Huntress wines

Huntress wines

September 16, 2020 0 By IWM

Winemaker Jannine Rickard’s Instagram is not for the faint-hearted but does give very good insight into why her personal label has been called Huntress. This is her second release of wines under this label, a subtle, smart trio that is well-formed and food-friendly. Fruit is sourced from a number of vineyards in Gladstone and Wairarapa. The labels are really rather beautiful, evoking the local coastline, flora and fauna, and very resonant of how and where Jannine spends her days. When not hunting, fishing, diving, foraging or cooking, Jannine is also the winemaker at Urlar Vineyard in Gladstone.   

2019 ‘Wai Koa’ Waina Ma 11.7% alcohol $33.00
2019 ‘Waikura’ Rosé 12.9% alcohol $28.00
2018 Pinot Noir 13.0% alcohol $50.00
2017 Pinot Noir 13.1% alcohol $50.00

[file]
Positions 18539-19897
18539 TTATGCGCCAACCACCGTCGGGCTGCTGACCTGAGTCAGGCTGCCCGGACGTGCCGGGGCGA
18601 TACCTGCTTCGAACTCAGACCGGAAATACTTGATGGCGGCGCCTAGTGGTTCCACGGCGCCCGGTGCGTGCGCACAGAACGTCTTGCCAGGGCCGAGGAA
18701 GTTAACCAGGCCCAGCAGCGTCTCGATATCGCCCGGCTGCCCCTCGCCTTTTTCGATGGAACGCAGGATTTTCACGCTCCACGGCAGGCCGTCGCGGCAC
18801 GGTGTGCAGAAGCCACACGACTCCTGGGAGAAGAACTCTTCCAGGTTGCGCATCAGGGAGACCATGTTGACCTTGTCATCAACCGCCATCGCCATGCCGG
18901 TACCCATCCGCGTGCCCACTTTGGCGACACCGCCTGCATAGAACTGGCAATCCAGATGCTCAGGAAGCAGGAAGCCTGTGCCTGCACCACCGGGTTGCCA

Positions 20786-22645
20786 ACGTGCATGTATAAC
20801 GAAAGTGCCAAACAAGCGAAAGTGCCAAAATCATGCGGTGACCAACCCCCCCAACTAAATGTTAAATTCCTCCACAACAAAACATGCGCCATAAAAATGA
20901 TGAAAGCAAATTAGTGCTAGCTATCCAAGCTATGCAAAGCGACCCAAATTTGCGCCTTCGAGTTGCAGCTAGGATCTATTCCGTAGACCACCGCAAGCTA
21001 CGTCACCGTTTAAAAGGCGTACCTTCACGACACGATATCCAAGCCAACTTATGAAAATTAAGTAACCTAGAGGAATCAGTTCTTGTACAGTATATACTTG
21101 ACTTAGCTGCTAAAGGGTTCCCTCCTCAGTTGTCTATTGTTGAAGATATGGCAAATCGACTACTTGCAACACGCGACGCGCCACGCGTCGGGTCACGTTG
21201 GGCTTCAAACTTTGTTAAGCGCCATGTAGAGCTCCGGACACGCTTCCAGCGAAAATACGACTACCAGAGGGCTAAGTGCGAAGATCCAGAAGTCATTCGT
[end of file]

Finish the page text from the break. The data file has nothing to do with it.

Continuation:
Wai koa means ‘happy water’ in te reo Maori, and waina ma is white wine. The 2019 Huntress ‘Wai Koa’ Waina Ma is a pleasing medley of skin-fermented riesling, sauvignon blanc pinot gris, made from organic Gladstone fruit. A fairly vinous nose with light stone fruit, apple and a touch of citrus, the palate is dry with a similar fruit profile and decent concentration; subtle phenolics add texture and backbone. Crisp, with good acid build on the finish, it’s fairly linear and taut with compelling texture and a moreish pithiness to the finish. It’s not super complex but it’s well-made and a good food wine (and rather appropriately, went very well with pork). The 2019 The Huntress ‘Waikura’ Rosé is whole cluster carbonic pinot noir with 35% old barrel-fermented saignée component. Mainly Abel clone from three different vineyards in Martinborough and Gladstone, it’s an enticing jewel-like ruby hue. Raspberry and vanilla biscuit on the nose, the palate is bright, berry-rich, fresh and juicy with soft tannins, driven more by a delicately phenolic texture. Easy to drink with plenty of character, you see the carbonic element but this is a more savoury than overtly fruity rosé. Best enjoyed lightly chilled. Waikura references the red glow of the sky in te reo, a nice nod to its lovely colour. The 2018 Huntress Pinot Noir is made from fruit sourced from the On Giants’ Shoulders vineyard in Martinborough. Dark berry fruit and plum threaded with exotic spices and violets, some oak spice too, initially this was quite closed and earthy with a touch of iodine – seems very classically Martinborough in structure. The palate is firm, with ripe, gravelly tannins. Opens up to a core of dense, savoury fruit, needs a bit of time and/or food at this stage. Jannine also dropped off a bottle of the 2017 Huntress Pinot Noir which with its raspberries, dark cherries, earth and spice, is an altogether lighter-framed wine with juicy red and black fruits, supple tannins and a Campari twist on the finish. It seems to be the yin to the darker, more brooding 2018 yang, quite fascinating to see the wines side-by-side. Jannine attributes this not only to the difference in seasons but also to the 2018 wine having slightly more whole cluster (40% to 2017’s 20%).